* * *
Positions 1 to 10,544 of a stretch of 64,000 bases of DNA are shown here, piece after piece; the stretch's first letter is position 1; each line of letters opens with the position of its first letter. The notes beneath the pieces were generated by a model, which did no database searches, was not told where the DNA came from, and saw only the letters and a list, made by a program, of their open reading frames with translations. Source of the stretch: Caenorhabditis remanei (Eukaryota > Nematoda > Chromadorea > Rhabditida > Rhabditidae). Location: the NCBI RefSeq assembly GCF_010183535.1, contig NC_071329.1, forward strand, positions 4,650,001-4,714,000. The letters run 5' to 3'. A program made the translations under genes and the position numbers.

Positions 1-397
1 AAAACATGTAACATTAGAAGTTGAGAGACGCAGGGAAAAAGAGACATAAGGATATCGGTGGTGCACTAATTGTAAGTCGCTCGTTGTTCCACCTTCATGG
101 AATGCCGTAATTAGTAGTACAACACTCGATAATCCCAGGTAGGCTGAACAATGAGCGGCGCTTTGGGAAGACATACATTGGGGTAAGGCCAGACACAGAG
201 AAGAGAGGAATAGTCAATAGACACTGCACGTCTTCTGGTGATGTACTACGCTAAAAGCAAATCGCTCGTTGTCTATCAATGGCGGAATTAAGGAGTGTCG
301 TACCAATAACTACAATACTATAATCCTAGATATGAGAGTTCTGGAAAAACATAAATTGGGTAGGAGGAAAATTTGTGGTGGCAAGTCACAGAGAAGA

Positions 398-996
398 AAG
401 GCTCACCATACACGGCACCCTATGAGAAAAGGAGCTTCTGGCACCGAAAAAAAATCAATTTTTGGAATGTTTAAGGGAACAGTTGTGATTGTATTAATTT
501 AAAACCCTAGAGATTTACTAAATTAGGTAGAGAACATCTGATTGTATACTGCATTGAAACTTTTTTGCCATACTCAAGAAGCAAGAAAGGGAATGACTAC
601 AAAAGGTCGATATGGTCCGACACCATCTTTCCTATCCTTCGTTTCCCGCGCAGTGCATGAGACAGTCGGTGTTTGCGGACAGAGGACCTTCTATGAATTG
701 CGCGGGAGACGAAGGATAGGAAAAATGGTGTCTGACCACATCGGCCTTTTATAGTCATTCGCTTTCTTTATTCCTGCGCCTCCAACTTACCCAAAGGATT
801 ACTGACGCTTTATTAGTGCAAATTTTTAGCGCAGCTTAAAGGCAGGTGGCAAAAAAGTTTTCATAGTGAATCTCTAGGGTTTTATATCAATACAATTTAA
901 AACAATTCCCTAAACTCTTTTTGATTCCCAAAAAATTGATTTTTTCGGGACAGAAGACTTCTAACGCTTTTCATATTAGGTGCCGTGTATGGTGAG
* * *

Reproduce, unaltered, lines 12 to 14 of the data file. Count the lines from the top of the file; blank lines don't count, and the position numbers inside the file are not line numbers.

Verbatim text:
701 CGCGGGAGACGAAGGATAGGAAAAATGGTGTCTGACCACATCGGCCTTTTATAGTCATTCGCTTTCTTTATTCCTGCGCCTCCAACTTACCCAAAGGATT
801 ACTGACGCTTTATTAGTGCAAATTTTTAGCGCAGCTTAAAGGCAGGTGGCAAAAAAGTTTTCATAGTGAATCTCTAGGGTTTTATATCAATACAATTTAA
901 AACAATTCCCTAAACTCTTTTTGATTCCCAAAAAATTGATTTTTTCGGGACAGAAGACTTCTAACGCTTTTCATATTAGGTGCCGTGTATGGTGAG